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A thin circular ring of mass ‘M and radius r is rotating about its axis with a constant angular velocity ω, Two objects, each of mass m,, are attached gently to the opposite ends of a diameter of the ring. The wheel now rotates with an angular velocity
Since the objects are placed gently, therefore no external torque is acting on the system. Hence angular momentum is constant.
i.e., I_{1}w_{1} = I_{2} w_{2}
Two point masses of 0.3 kg and 0.7 kg are fixed at the ends of a rod of length 1.4 m and of negligible mass. The rod is set rotating about an axis perpendicular to its length with a uniform angular speed. The point on the rod through which the axis should pass in order that the work required for rotation of the rod is minimum, is located at a distance of
The moment of inertia of the system about axis of rotation O is
I = I_{1} + I_{2} = 0.3x^{2} + 0.7 (1.4 – x)^{2} = 0.3x^{2} + 0.7 (1.96 + x^{2} – 2.8x)
= x^{2} + 1.372 – 1.96x
The work done in rotating the rod is converted into its rotational kinetic energy.
For work done to be minimum
A smooth sphere A is moving on a frictionless horizontal plane with angular speed ω and centre of mass velocity ν. It collides elastically and head on with an identical sphere B at rest. Neglect friction everywhere. After the collision, their angular speeds are ω_{A} and ω_{B}, respectively. Then
As the spheres are smooth there will be no friction (no torque) and therefore there will be no transfer of angular momentum. Thus A, after collision will remain with its initial angular momentum. i.e., ω_{ A} =ω
A disc of mass M and radius R is rolling with angular speed ω on a horizontal plane as shown in Figure. The magnitude of angular momentum of the disc about the origin O is
KEYCONCEPT. The disc has two types of motion namely translational and rotational. Therefore there are two types of angular momentum and the total angular momentum is the vector sum of these two.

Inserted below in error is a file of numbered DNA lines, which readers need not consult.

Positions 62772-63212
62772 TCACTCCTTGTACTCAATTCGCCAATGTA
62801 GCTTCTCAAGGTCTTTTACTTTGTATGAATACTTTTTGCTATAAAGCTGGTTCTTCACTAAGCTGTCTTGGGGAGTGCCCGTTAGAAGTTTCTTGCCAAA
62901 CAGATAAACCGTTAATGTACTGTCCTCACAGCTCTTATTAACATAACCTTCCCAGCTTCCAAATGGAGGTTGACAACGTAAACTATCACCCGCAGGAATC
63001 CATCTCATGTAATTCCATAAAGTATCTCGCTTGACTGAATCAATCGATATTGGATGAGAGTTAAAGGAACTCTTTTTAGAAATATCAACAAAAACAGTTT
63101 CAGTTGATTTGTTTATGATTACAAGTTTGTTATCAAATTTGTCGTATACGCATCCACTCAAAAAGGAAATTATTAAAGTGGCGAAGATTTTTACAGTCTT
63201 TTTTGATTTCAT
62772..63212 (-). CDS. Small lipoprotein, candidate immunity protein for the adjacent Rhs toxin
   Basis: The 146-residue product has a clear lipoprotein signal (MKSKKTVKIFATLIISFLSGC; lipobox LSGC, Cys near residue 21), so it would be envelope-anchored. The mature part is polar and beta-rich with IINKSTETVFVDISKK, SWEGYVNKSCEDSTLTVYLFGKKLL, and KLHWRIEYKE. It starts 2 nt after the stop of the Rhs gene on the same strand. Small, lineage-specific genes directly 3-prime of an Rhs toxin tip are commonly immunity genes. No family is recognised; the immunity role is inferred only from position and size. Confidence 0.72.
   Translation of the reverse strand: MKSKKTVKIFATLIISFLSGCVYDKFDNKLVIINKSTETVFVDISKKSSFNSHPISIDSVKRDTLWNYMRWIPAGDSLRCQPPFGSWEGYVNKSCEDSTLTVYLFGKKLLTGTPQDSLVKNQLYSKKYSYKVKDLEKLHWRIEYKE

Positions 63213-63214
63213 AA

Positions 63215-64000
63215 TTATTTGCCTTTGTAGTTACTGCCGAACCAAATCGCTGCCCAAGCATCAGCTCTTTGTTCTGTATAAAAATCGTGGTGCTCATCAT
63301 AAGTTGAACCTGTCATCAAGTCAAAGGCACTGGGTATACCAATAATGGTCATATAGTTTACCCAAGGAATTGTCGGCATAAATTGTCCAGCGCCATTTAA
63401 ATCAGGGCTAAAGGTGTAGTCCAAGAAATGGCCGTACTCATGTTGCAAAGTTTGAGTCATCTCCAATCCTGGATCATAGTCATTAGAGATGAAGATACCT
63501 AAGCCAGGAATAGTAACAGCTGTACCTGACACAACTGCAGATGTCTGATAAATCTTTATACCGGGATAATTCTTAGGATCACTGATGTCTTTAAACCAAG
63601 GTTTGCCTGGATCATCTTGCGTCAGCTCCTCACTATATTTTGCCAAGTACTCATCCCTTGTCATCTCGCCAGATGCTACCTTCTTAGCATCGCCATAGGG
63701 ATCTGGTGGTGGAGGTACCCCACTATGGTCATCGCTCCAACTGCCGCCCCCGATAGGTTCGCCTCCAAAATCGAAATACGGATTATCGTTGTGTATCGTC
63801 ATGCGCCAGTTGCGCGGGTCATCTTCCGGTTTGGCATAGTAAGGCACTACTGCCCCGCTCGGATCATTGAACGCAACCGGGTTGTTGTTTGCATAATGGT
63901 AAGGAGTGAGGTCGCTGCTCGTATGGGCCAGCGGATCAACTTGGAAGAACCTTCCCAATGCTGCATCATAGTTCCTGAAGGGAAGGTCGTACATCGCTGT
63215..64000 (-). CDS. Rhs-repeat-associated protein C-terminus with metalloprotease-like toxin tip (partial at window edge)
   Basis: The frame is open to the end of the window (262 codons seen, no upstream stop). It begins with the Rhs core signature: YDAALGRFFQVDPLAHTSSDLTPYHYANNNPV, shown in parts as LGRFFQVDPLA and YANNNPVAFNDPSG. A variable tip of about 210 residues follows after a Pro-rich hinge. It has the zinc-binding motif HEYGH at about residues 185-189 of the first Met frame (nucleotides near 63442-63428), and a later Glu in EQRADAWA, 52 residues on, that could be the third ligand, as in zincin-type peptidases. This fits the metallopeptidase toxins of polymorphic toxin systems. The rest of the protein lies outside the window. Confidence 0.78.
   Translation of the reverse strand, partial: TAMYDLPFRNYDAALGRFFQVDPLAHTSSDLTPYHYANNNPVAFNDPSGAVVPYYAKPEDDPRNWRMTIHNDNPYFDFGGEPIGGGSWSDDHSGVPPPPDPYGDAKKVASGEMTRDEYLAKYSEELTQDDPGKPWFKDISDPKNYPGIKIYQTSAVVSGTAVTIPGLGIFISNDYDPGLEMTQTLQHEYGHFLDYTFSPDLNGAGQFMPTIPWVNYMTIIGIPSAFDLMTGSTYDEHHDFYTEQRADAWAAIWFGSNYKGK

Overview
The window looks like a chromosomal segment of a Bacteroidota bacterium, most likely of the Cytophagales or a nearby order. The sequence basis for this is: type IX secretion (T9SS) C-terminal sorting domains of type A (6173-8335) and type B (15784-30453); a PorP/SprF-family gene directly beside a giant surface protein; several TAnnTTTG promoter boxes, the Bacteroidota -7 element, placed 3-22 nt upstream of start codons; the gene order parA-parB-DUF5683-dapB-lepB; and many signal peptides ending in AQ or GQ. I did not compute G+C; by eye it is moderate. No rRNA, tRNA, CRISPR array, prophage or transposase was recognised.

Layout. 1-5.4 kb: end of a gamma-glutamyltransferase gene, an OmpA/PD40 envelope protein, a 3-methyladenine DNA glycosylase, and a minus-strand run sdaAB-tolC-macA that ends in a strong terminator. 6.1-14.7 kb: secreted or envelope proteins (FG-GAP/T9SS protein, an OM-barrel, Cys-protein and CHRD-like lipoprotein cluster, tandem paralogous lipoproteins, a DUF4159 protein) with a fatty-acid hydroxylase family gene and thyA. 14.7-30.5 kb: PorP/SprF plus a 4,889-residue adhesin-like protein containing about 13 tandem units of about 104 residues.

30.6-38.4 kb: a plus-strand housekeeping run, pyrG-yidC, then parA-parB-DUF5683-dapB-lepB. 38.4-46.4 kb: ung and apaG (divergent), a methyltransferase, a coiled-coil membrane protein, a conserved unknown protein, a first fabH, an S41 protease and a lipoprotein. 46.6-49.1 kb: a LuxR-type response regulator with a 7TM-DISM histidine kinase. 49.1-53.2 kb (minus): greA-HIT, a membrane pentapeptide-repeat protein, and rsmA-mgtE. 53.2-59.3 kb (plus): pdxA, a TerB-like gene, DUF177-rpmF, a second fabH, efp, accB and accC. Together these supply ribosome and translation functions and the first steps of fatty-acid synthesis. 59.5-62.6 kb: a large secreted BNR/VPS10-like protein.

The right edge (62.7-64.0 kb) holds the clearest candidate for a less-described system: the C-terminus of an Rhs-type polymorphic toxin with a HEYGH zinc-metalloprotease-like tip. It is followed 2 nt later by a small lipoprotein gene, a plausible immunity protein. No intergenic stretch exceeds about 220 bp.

In this case both the angular momentum have the same direction (perpendicular to the plane of paper and away from the reader).
LT = angular momentum due to translational motion.
L_{R} = angular momentum due to rotational motion about C.M.
L = MV × R + I_{cm}ω
I_{cm} = M.I. about centre of mass C.
(v = Rω in case of rolling motion and surface at rest)
A cubical block of side a is moving with velocity V on a horizontal smooth plane as shown in Figure. It hits a ridge at point O. The angular speed of the block after it hits O is
Net torque about O is zero.
Therefore, angular momentum (L) about O will be conserved, or L_{i }= L_{f}
A long horizontal rod has a bead which can slide along its length and initially placed at a distance L from one end A of the rod. The rod is set in angular motion about A with constant angular acceleration a . If the coefficient of friction between the rod and the bead is m , and gravity is neglected, then the time after which the bead starts slipping is
Note : When we are giving an angular acceleration to the rod, the bead is also having an instantaneous acceleration a = Lα. This will happen when a force is exerted on the bead by the rod. The bead has a tendency to move away from the centre. But due to the friction between the bead and the rod, this does not happen to the extent to which frictional force is capable of holding the bead.
The frictional force here provides the necessary centripetal force. If instantaneous angular velocity is ω then
By applying
We get ω =αt
A cubical block of side L rests on a rough horizontal surface with coefficient of friction μ . A horizontal force F is applied on the block as shown. If the coefficient of friction is sufficiently high so that the block does not slide before toppling, the minimum force required to topple the block is
The applied force shifts the normal reaction to one corner as shown. At this situation, the cubical block starts topping about O. Taking torque about O
A thin wire of length L and uniform linear mass density r is bent into a circular loop with centre at O as shown. The moment of inertia of the loop about the axis XX' is
Moment of inertia about the diameter of the circular loop (ring) = 1/2 MR^{2}
Using parallel axis theorem
The moment of inertia of the loop about XX' axis is
Where M = mass of the loop and R = radius of the loop Here M =Lρ and
An equilateral triangle ABC formed from a uniform wire has two small identical beads initially located at A. The triangle is set rotating about the vertical axis AO. Then the beads are released from rest simultaneously and allowed to slide down, one along AB and the other along AC as shown. Neglecting frictional effects, the quantities that are conserved as the beads slide down, are
The M.I. about the axis of rotation is not constant as the perpendicular distance of the bead with the axis of rotation increases.
Also since no external torque is acting.
Since, I increases, ω decreases.